There are many differentiating properties when it comes to load and performance testing tools. The general workload model is one aspect that is often overlooked. However, tests that run using the wrong workload model can vastly underestimate latencies and provide a false sense of security. In the following we explain what workload models are and we shed some light on why we believe that StormForger is using the “right” approach for many, if not most cases.
Workload models are a topic that we talk about a lot when giving presentations, making product demos or onboarding our customers. We think it is essential to have a basic understanding about this for having good and realistic performance tests.
Workload models at first sight are a boring, apparently "theoretical" topic. As with many theoretical topics it turns out that workload models have a very substantial impact in practice. Workload models greatly influence what you are actually testing and are probably way more relevant than one might think. It also explains why you get vastly different results with different performance testing tools (because they implement different models). I'd also argue that this fundamental principle is often simply overlooked when choosing a tool to run any kind of performance test.
Workload describes a unit of work that is being executed, e.g., by a simulated agent and is usually a series of requests and other steps. This could be one or more business transactions like "load start page", "search for product", "add to basket", "begin checkout", …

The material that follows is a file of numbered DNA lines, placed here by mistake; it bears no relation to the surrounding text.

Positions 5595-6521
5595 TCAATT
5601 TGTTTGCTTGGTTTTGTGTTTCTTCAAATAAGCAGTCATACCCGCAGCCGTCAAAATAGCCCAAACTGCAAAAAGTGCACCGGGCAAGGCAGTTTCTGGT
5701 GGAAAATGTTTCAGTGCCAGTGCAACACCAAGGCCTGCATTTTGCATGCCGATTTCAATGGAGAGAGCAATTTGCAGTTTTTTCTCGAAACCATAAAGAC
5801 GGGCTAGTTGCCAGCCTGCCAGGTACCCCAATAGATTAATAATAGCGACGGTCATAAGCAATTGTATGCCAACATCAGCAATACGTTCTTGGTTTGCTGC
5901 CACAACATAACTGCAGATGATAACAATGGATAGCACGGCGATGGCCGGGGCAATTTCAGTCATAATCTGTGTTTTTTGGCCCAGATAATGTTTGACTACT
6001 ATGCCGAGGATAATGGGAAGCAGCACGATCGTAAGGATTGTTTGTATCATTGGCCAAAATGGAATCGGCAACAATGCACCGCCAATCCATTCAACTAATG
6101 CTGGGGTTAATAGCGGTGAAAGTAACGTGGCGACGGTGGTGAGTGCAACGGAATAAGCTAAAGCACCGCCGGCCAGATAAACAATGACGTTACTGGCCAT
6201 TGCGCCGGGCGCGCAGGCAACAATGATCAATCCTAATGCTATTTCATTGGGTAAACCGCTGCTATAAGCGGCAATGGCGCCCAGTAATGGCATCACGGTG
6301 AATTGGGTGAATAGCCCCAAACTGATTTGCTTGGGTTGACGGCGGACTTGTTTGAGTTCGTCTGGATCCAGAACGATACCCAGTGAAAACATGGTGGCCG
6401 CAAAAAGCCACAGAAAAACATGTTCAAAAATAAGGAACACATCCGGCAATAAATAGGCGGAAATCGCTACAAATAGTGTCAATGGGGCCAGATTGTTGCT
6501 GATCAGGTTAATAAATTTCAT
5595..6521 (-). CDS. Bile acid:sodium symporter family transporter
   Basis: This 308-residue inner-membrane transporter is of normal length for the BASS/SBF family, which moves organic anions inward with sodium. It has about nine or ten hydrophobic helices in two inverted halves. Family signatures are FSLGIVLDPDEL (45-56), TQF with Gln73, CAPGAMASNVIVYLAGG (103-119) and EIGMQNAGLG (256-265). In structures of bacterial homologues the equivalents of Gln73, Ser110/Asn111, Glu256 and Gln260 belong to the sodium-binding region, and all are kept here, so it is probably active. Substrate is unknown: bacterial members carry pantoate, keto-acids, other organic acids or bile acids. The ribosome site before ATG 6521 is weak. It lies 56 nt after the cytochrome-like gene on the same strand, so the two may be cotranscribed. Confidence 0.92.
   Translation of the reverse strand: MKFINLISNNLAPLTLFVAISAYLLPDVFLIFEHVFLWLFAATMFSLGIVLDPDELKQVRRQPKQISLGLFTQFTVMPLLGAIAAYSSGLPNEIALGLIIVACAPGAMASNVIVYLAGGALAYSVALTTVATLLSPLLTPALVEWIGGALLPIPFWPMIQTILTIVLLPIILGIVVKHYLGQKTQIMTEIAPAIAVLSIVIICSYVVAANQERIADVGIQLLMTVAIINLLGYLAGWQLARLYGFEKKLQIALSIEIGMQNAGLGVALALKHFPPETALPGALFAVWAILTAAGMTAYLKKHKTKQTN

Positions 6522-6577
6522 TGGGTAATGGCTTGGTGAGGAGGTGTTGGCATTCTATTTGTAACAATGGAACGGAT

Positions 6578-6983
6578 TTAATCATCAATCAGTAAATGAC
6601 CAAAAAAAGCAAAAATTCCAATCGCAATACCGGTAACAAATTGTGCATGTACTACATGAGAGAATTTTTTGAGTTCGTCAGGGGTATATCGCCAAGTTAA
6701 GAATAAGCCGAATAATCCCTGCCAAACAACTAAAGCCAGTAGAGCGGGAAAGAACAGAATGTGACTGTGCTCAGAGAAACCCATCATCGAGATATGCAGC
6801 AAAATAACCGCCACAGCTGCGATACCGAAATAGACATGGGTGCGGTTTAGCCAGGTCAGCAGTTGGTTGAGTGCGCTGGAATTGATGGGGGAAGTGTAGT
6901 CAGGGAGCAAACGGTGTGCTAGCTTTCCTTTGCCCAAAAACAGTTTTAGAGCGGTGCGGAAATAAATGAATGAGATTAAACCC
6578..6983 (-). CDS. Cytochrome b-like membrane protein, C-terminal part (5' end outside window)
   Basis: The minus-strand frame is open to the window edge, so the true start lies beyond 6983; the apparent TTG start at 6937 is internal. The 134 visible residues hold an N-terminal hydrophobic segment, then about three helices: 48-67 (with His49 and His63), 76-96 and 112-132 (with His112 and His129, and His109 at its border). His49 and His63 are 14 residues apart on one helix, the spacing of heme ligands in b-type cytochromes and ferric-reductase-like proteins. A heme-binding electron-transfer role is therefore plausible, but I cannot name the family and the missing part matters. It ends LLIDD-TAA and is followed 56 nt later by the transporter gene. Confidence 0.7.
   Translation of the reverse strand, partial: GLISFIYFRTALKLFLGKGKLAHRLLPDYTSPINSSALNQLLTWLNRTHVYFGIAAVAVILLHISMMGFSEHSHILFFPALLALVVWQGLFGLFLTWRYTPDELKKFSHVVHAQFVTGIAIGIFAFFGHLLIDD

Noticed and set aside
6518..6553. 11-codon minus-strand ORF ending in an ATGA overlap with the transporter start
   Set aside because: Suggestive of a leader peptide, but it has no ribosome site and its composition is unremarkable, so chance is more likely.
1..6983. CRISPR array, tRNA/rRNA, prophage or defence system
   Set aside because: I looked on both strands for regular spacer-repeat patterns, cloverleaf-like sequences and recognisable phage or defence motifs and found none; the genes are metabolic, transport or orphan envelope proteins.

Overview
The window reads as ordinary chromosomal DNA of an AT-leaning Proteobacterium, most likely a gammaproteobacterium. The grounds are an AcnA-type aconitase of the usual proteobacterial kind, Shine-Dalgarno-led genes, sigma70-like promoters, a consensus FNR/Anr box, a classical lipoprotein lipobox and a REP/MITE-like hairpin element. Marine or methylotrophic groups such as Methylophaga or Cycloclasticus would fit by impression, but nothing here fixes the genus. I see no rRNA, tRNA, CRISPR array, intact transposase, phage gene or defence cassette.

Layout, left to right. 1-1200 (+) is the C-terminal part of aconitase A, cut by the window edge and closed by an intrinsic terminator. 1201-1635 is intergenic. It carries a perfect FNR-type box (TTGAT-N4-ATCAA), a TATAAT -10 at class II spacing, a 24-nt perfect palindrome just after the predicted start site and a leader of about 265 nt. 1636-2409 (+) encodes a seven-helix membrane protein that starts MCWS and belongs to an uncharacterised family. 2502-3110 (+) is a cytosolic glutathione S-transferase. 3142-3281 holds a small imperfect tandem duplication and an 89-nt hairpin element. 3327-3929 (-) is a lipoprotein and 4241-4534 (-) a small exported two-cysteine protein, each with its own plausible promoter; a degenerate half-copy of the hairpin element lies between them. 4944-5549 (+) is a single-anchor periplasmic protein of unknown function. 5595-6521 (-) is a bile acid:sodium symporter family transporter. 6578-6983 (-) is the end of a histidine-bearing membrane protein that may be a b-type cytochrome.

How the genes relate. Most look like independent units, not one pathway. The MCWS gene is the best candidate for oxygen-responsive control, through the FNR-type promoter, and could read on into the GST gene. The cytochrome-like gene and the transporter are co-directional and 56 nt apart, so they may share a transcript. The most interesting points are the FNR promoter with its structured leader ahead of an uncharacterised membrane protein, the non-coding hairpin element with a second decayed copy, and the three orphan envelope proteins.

Workload models describe the basic principle how a defined workload is executed in order to perform a performance test. In this article, we want to differentiate between open and closed workload models.
In a closed workload model, you define a fixed number of concurrent agents, isolated from one another, each performing a defined sequence of tasks (the workload) over and over again in a loop. There may be a pause between iterations, but that is not important for this article.
Here is some pseudo code to give you an idea how a closed workload tool works in principle:
for 1 to $concurrency do fork do while do executeWorkload() sleep($iterationDelay) end end end
A typical, well known and very simple example for a closed model is Apache Bench (or
ab for short). With
ab you basically state how much concurrency you want and what you want to hit and it will try to perform those requests as fast as possible. JMeter is another example of a closed model load generator.
In an open workload model, you have a defined rate of arrival at which new agents are spawned. Agents are isolated from one another, performing a defined sequence of tasks and are terminated when they have finished. Started agents are independent from one another and new agents are launched regardless of the state of currently active agents.
Again, here is an example in pseudo code how an open model implementation looks like:
while do fork do executeWorkload() end sleep(1/$rateOfArrival) end
What’s the big deal?
One obvious difference between the models is that closed workload systems are easier to reason about: You know the number of agents in the system beforehand (it's constant). For open models this number is a function of Little's Law.2